Below is a fascinating chart. The earnings of the S&P 500 companies reached the 2007 bubble peak in 2011 and have begun to decline slightly in 2012. A critical thinking person might wonder how the earnings of the 500 biggest companies in America could be at all-time highs when the GDP of the country has barely grown at 2% for the last two years. One might wonder how these earnings could be at all-time highs when real household incomes continue to fall and the number of employed Americans is still 3 million below the 2007 level.
It’s actually pretty simple. Accounting fraud, 0% interest rates for Wall Street banks and major corporations, government doled out auto loans, student loans, food stamps, unemployment comp, and subsidies for housing, phones, cable and electricity, and the continued funding of the U.S. war machine have allowed the 500 biggest corporations in America to generate record profits. It has all been designed to convince dupes to invest in the stock market and spend money they don’t have. It is failing. What odds do you place on S&P 500 earnings soaring even higher? What odds do you place on S&P 500 earnings reverting to their long term averages? Do you feel lucky? Well do ya punk?
With fourth-quarter earnings largely in the books (over 97% of S&P 500 corporations have reported), today’s chart provides some long-term perspective to the current earnings environment by focusing on 12-month, as reported S&P 500 earnings. Today’s chart illustrates how earnings declined over 92% from its Q3 2007 peak to Q1 2009 low which brought inflation-adjusted earnings to near Great Depression lows. From its Q1 2009 low, S&P 500 earnings surged to a level that approached its credit bubble peak. Since Q4 2011, however, earnings have gone flat and have actually declined over the past two months. In the end, the latest data has inflation-adjusted earnings making new 13-month lows.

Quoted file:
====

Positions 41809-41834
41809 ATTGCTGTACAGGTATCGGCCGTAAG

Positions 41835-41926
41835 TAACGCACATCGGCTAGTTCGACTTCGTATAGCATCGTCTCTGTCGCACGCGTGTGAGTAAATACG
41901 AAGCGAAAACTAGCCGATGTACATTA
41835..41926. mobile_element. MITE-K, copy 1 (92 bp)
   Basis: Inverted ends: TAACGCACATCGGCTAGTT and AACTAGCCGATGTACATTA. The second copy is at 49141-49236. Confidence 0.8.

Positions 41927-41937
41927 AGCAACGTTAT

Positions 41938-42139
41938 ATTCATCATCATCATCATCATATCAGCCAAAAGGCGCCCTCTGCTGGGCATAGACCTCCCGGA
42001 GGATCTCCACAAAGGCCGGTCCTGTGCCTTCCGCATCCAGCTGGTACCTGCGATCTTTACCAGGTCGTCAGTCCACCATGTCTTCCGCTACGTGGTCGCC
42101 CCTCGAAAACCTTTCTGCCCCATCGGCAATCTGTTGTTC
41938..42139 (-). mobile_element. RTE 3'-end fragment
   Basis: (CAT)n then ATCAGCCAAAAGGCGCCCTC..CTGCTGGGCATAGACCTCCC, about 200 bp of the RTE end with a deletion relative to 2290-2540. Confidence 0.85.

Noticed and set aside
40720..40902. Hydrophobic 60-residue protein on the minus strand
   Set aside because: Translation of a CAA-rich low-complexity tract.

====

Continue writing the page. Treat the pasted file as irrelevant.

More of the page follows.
Mike Shedlock provides his view, which matches John Hussman’s:
Not Different This Time
Hussman’s message has been the same for quite some time. I am in the same camp.
For now, the market has other ideas. Yet, to bet on a sustained market advance, one has to believe “It’s different this time”.
I do not believe it will be different this time, although (and as we have seen), market valuations can remain in the stratosphere for lengthy periods of time. However, in such instances the market will eventually take back excess gains as it did in 2000-2001 and again in 2008 through the first quarter of 2009.
Hussman wrote “If presently rich valuations were to retreat again to undervalued levels that have accompanied the start of secular bull markets, stocks would produce yet another extended period of dismal returns.”
I’ve thought about this quite a bit over the past year, and I fail to see a way the stock market does not return to low valuations seen at the end of previous long-term bear markets. Demographics, debt levels, and reversion-to-mean tendencies simply will not support the rosy scenarios of growth most advisors assume.
If so, that means a 10-year P/E at or below 10, possibly for a number of years. The impact for boomers and on pension plans will be stunningly negative.
No Hiding Places
Up to this point, the real loss from stocks could have been compensated by one’s allocation to bonds. However, from this point forward, with the 10-year treasury yield at 1.65% and pension plan assumptions at 8%, it’s highly likely both stocks and bonds will be a drag on a 50/50 portfolio’s real return, and especially on expected (needed) rates-of-return.
This reversion-to-the-mean, slow-growth dynamic, as it unfolds, seems likely to usher in the final exodus from “investing” by the boomers. It will also leave a scar on the those in their 20′s and 30′s today, which will keep them out of the markets for some time.
Need For Patience
I honestly believe the only investors, even professionals, who will make it through this exodus intact will be those who are able to hold some real assets and cash, and have the patience to wait, with the ‘patience’ part being the most critical.
There will be plenty of opportunities to buy into the stock market for a cyclical rallies, but most investors who try to trade will end up losing money because few have the patience to wait for good opportunities, while others will throw in the towel at precisely the wrong times.
That’s life in a secular bear market, and few understand bear market dynamics. Fewer still actually realize how stacked the odds are against a sustained advance and why that is precisely so.
Mike “Mish” Shedlock